Monday, September 29, 2003

Games 158-161 - Mets, or R.I.P. '03

Pirates 3, Mets 1
Marlins 4, Mets 3
Mets 9, Marlins 3
Marlins 4, Mets 0

Final Record: 66-95, Last in NL East, 34.5 GB ATL, 27th of 30 MLB teams

So that's it. The New York Mets close their horrendous 2003 season with the most muffled of whimpers, managing four hits and no runs in a meaningless game against the playoff-bound Marlins. I had hoped for a tiny bit of drama in this series, figuring the wild card fate might still be out there. Sadly for Philadelphians, the Phils did their best Mets impression, lying down and dying pathetically when it came down to it.

The last month of this season was exponentially more painful than the rest of it. It's sometimes a shame that there is no option to "fold" in baseball. What had been a refreshing change, watching the youngsters get their AB's and IP's while putting a spark back into the daily dugout, quickly and without warning became depressing drudgery. The upstarts came tumbling back down to earth. The veterans looked very tired (save Leiter & Trachsel). And I got bored.

Watching baseball on television is not for many folks, especially in this era of TV. To feel the draw requires a fairly deep knowledge of the game, a familiarity with the current players and teams, and a level of criticality. The criticality can come in the form of diversionary, media-built subplots, but it's usually simple contention in the races that develop. When that element fades, the knowledge of the game and its players may not be enough. In my extreme case, when you have watched waaaay too much baseball in one season, thanks to modern technology and a sister's Christmas gift, when the drama is removed, the joy of watching the national pastime leaks out like rinsewater through a colander, leaving a pile of cold, wet beans. And the latter portion of this Mets season didn't amount to a hill of said beans.

Thank goodness for the Red Sox. This column would otherwise have become a terrible read, a collection of intermittent, drab pieces chronicling in spots the torture of Mets fans. In some ways, it's an interesting case study for the damage a bad team can do on its fans' state of mind. April and May seem like distant memories at this point, but I seem to recall a vigor in reporting the latest unfoldings at Shea that was sapped in later months. I remember an energy about this project, one that dictated that every day was a blog day, or at least every weekday. It was fun to attempt creativity and generate new angles, metaphors, and inane lines of discussion. It was a new experiment, this format, and it was a good thing.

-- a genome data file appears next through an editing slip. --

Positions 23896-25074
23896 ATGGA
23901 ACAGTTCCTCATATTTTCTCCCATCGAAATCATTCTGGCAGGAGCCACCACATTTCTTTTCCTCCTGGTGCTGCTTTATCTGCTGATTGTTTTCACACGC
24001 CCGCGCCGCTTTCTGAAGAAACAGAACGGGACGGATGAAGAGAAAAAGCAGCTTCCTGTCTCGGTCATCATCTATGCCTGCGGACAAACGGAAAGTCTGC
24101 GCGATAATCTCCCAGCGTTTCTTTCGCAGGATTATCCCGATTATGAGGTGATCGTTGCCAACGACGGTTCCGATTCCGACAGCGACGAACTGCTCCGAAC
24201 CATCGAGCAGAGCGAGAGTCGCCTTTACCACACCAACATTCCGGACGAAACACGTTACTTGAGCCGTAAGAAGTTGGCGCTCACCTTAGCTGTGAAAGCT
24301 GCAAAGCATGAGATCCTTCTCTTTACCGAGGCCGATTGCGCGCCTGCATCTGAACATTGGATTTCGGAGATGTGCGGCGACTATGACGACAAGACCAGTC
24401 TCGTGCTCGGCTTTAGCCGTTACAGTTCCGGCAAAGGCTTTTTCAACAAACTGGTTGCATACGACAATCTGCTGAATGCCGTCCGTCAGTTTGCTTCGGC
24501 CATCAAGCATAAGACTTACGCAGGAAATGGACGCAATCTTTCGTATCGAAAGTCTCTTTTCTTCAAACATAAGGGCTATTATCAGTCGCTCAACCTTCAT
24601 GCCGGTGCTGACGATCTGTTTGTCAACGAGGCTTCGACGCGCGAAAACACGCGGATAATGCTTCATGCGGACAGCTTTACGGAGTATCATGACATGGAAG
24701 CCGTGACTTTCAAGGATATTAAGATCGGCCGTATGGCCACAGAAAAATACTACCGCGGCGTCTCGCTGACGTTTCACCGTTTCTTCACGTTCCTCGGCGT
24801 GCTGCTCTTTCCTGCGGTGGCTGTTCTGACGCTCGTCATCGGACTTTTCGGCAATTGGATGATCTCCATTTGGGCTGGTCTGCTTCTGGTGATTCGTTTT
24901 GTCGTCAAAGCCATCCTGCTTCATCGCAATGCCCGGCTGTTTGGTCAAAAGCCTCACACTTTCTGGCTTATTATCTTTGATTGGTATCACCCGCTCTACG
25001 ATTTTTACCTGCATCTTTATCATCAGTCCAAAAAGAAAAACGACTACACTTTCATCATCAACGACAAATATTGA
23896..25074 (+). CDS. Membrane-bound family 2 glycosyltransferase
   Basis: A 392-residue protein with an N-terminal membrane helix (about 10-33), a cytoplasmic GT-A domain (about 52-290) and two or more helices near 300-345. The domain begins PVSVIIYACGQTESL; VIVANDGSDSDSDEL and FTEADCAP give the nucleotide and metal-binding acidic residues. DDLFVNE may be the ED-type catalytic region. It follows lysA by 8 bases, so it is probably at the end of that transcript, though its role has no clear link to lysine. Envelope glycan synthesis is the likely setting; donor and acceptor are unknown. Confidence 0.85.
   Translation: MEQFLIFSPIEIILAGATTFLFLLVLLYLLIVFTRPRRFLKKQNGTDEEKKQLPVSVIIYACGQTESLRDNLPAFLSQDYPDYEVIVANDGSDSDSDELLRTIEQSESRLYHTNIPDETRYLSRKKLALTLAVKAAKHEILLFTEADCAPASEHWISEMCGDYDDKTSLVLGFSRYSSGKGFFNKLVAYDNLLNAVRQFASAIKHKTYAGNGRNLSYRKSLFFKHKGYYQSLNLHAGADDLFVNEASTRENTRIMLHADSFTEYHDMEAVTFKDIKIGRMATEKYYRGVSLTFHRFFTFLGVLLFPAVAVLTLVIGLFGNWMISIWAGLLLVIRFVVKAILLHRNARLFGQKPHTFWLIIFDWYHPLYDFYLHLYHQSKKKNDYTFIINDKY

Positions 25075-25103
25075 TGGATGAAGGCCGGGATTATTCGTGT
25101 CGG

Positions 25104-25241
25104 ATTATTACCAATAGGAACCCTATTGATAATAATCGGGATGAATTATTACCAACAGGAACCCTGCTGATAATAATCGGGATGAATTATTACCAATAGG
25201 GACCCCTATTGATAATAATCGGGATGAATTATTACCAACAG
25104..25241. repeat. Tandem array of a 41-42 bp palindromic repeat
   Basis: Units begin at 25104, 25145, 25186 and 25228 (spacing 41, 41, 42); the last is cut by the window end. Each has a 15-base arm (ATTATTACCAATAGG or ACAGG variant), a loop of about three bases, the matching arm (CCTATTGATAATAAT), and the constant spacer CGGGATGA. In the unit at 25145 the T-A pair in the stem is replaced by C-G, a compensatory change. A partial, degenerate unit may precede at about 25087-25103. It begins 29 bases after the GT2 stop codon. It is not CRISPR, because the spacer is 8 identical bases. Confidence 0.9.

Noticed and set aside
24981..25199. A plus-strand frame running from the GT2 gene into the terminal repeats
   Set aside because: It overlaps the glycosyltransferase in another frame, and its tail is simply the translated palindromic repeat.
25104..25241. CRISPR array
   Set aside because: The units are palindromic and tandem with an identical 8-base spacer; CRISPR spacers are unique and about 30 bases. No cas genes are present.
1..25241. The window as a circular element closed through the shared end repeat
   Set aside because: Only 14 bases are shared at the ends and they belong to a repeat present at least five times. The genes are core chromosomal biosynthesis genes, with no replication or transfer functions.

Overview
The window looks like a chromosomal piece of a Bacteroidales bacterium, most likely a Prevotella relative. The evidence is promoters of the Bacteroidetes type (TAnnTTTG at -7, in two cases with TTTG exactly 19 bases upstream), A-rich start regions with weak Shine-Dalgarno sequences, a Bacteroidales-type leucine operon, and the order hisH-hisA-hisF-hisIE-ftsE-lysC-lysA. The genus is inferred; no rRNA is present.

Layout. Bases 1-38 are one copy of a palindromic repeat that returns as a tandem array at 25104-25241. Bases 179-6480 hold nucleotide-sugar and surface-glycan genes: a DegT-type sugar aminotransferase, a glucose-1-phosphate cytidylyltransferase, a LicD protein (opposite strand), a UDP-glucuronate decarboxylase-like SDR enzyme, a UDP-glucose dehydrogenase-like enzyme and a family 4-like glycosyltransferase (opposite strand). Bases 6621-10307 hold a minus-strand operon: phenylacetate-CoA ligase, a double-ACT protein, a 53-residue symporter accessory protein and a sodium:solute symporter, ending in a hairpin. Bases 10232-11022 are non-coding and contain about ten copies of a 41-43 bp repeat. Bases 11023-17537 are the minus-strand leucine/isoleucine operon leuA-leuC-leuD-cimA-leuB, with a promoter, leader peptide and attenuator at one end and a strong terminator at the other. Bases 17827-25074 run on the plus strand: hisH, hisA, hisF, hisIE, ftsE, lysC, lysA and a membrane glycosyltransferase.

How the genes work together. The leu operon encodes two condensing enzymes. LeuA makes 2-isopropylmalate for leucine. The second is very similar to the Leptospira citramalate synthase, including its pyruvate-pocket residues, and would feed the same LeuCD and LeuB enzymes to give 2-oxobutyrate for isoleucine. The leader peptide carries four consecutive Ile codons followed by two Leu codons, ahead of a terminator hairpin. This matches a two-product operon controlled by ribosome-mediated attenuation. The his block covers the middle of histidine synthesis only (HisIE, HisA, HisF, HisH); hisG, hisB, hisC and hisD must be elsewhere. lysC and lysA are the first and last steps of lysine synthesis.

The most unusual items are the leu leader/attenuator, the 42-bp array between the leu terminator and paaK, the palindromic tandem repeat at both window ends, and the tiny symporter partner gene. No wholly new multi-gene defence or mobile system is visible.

Was it the Mets that railroaded this project? Was it the bevy of overpaid, underperforming fat cats? Was it the failed prospects? Was it the uninspiring management? Was it just Armando Benitez? Was it simply that all of these people added up to a boatload of losses?

Or can the Mets blame external forces? Can they point to an array of distractions in this would-be journalist's life? A birth, a move, summer vacation, increased workload, increased commutes, increased tabs at The Irish Times, long weekends, short attention spans, hurricanes, blackouts, and an ever-diminishing memory bank? While all of these items factored into the equation, if the Mets had pulled off what the BoSox had, I'd be chiming in with the same frequency as my cohort. But no.

And so this space can be viewed as a profile into bitter indifference, if there is such a thing. The taste is surely bitter, it just registers with decreased frequency upon the palate, and not coincidentally. For me, though there have been rays of brightness along the way, this season has lived up to the Misery Loves Company title. The trouble has been that I have received no company from my friend Rob Russell. What's to be miserable about in a 95-win season? The Sox finished 28.5 games ahead of the Mets, when he only needed them to be 13 better to win beer. The only way that Mr. Russell could provide company at this point would be if the Red Sox managed to get ever-so-close to the World Series trophy, only to fall flat at the last second in some agonizing way. But that never happens.

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